Startups set out to change the world. Still, the world stubbornly refuses to change.
Up & Go might have the impact previous start-ups could only hope for. Launched on May 9, Up & Go is a cooperative platform connecting New York City residents with worker-owned home cleaning companies. Merging the convenience of digital platforms with a pro-worker model, Up & Go hopes to take on leading cleaning services gig platforms like Handy and TaskRabbit.
Like Handy, Up & Go connects customers to home cleaning services through a digital marketplace. But unlike Handy or TaskRabbit, Up & Go only offers businesses owned by workers.
“We want to take something that’s already working in low-income communities—cooperative cleaning business—and bring them online,” says Mark Thain, the Director of Social Innovation at Barclays.
Robin Hood Foundation Managing Director Steve Lee says they’re trying to reach the people who benefit from the gig economy the least. Gig platforms matching service workers with customers have made finding a ride, a handyman or a house cleaner easy. But while those platforms enrich investors and offer customers convenience, the gig workers often see low pay and little job security.
Three cooperative cleaning companies own the Up & Go technology. On Up & Go, cooperatives keep 95 percent of the profits, while 5 percent goes towards running the platform. On apps like Handy and TaskRabbit, about 50 percent of profits go to the platform. Worker/Owners on Up & Go typically make between $22.25 an hour, much more than contractors on Handy or TaskRabbit. Because the workers on Up & Go are also owners, the service tends to be far better than traditional gig platforms, where quality is notoriously spotty.
Working with the Center of Family Life in Sunset Park, New York City worker cooperatives and students from the Joan & Irwin Jacobs Technion-Cornell Institute, Barclays and Robin Hood Foundation launched a massive market study. They found that apps like Handy and TaskRabbit had advantages that the co-ops did not: an online presence, credit card payments and easy scheduling tools.
But convenience isn’t everything. Consumers also want quality service.
That’s where cooperatives have an advantage. Because the cleaning companies are worker-owned, service providers have more investment in their assignments than a contractor has in a gig. The coalition recruited three New York-based cleaning cooperatives to the Up & Go project: Brightly Cleaning, Cooperative Cleaners of NY and Ecomundo.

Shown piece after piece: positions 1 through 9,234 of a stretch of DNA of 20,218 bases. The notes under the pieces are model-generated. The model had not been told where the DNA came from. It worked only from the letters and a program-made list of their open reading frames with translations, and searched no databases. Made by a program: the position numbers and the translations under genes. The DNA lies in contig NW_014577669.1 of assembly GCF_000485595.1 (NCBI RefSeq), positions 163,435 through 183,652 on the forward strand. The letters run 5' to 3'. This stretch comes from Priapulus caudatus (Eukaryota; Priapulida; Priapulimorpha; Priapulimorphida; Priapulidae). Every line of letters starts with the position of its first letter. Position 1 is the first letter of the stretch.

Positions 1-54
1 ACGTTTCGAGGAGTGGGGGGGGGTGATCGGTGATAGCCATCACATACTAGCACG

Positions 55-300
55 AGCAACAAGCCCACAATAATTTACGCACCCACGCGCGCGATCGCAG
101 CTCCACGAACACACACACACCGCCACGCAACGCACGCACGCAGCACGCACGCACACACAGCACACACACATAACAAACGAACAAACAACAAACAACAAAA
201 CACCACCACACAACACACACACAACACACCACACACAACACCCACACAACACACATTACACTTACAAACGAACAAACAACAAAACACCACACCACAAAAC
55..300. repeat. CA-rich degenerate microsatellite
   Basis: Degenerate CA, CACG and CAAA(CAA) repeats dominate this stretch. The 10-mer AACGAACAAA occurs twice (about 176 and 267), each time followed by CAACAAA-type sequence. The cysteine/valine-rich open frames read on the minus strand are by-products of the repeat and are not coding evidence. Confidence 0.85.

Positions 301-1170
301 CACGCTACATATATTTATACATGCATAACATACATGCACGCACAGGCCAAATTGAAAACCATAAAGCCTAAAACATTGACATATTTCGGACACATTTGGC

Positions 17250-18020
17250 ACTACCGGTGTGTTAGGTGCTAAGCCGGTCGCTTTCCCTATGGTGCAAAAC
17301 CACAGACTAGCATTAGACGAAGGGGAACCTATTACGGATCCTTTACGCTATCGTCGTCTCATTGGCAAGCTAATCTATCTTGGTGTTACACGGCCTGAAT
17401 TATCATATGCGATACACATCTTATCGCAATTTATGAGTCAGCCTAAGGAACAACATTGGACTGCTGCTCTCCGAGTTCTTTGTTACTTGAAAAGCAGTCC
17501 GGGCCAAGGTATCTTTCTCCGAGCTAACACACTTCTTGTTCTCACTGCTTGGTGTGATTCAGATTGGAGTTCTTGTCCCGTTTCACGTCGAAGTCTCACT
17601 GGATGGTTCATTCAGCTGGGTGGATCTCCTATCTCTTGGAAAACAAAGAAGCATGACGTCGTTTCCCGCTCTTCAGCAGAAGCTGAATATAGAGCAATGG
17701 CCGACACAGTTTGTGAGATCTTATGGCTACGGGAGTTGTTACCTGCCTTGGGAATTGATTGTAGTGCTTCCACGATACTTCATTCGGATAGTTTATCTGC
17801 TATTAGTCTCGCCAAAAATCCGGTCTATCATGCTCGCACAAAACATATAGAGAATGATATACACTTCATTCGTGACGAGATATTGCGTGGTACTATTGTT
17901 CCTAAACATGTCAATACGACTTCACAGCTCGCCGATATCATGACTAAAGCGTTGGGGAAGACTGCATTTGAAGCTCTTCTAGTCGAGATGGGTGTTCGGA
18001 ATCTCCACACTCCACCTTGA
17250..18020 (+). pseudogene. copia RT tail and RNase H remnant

From there, the Up & Go project took off. Not only did the platform help the cooperatives recruit new business, but it also offered a channel for them to share knowledge. Mariana Ortega, the General Manager of Cooperative Cleaners of NY, now regularly trades ideas and referrals with her peers at other co-ops:
“The monthly meetings have been good for me personally,” she observed, “I feel there is a real sense of community and purpose, here. And it doesn’t just stop at home cleaning services. Sometimes you go into a home and find an elderly person who could also use quality elder care services. Now, we can refer that person to cooperative elder care companies in our network.”
The Up & Go coalition hopes to add additional cooperative services like elder care to its platform as well as expand into other regions. But the dream is to influence policy. Up & Go hopes to serve as a model of fairness for gig workers and influence benefits systems, childcare and parental leave and address income disparity and poverty.
For now, Up & Go is starting small. Since workers can choose when and where they will work, they have more freedom to mold their schedule to family and other obligations. Fair pay lifts up low-income communities – and as business owners, there’s potential for growth.
Working together is a central tenet of the cooperative model and Up & Go is applying that idea to all aspects of their operations.
“Unity makes us all stronger,” Mariana Ortega says.